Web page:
Mimsy Were the Borogoves

Editorials: Where I rant to the wall about politics. And sometimes the wall rants back.

Don’t mess with the deck chairs, fix the boat!

Jerry Stratton, January 2, 2011

Everybody’s got advice for the incoming House, some of it good. William A. Jacobson advises attack the policy, not the man. One of the biggest mistakes that the 1994 revolution did was to attack Clinton rather than his policies.

Glenn Reynolds recommends taking libertarian ideas that will also undercut the left. This is a good idea; populist movements don’t often call for less government power. Don’t waste this opportunity.

Ralph Alter’s recommendations for Republican Governors not to overestimate media power is also good advice for incoming representatives.

And, very importantly, outgoing Minnesota governor Tim Pawlenty points out that government unions are laundering tax money into the Democrat’s election coffers.

That’s important. It highlights the kind of systemic change necessary to reign in unrestricted government. Too often revolutions end up just rearranging the deck chairs on a sinking ship. We need to plug the holes and then rebuild the ship. In my opinion, the number one issues facing America today are vote fraud, tax complexity, government money laundering, overspending, and the increasing bureaucracy that gets its paycheck from government programs.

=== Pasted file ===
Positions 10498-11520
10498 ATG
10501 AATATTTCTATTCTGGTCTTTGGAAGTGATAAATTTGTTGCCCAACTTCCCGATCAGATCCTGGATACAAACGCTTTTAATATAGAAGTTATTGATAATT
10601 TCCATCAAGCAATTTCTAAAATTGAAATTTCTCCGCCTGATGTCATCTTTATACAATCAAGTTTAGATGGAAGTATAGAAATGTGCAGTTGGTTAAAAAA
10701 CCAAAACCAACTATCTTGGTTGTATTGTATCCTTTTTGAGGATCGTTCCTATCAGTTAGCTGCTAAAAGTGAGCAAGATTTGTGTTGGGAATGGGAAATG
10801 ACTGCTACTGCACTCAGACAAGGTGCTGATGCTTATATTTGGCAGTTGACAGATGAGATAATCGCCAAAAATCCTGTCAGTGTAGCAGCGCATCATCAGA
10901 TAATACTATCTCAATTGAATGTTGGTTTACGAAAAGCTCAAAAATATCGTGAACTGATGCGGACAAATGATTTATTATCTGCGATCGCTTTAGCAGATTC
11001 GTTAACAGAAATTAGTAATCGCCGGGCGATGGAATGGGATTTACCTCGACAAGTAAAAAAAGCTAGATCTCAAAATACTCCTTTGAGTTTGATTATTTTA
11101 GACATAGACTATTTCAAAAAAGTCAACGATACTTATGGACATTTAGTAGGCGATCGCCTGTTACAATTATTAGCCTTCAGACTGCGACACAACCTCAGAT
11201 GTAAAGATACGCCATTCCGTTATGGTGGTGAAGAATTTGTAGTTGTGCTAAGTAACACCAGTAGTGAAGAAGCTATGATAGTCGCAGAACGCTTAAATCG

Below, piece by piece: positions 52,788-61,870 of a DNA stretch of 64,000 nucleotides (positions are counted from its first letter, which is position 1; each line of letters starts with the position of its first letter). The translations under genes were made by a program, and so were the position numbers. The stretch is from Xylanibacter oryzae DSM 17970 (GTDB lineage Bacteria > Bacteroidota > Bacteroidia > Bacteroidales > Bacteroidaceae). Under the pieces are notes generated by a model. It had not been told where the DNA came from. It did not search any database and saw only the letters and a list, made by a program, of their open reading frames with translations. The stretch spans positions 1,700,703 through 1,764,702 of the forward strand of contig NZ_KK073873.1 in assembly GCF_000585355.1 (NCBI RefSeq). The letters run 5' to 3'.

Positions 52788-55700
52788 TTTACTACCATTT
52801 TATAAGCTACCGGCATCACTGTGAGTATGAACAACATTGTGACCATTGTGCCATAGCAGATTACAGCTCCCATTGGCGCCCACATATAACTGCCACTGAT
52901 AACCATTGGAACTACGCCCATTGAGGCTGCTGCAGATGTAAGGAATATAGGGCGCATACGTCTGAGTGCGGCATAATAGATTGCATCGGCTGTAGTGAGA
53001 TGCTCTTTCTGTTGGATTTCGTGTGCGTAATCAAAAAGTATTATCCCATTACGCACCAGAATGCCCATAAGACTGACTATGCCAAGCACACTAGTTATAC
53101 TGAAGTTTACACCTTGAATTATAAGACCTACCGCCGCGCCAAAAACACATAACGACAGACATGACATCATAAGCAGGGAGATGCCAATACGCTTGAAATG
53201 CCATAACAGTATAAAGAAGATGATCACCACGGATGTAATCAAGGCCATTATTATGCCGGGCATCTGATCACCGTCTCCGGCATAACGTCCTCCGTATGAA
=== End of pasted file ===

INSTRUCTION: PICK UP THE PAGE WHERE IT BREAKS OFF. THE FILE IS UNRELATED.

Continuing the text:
1. Vote fraud. The way we do voting in this country is nuts. Think back to what you actually had to do to vote. Here in San Diego, all I have to do is give my name. And if I get it partially wrong, they help me out. We have rules, but whenever anything out of the ordinary happens, we break those rules: someone found more votes after the deadline? Oh, we’ll take them. Have specific rules. When the rules cause someone to possibly be disenfranchised, apply strict penalties to whoever was at fault. But don’t encourage fraudulent votes. It needs to be simple, obvious, and effective. And breaking the law should come with serious punishment. The problem with fixing voter fraud is that the party in power always seems to think they’ll stay in power forever and that voter fraud thus helps them. Republicans need to take one for the team and introduce real reform.
  2. Tax complexity. My preference continues to be tax the states, but whatever the solution is, taxes must be dead simple to calculate and obvious where they’re going. This alone will make lives so much easier and save an incredible amount of money to both individuals and to businesses.
  3. Government money laundering. Government programs lobbying the government and lobbying taxpayers to increase the size of government programs is one of the biggest problems we have in California, and I see it coming on strongly on the federal level as well. Until it is in the hand of an individual, tax money should not be used for anything political.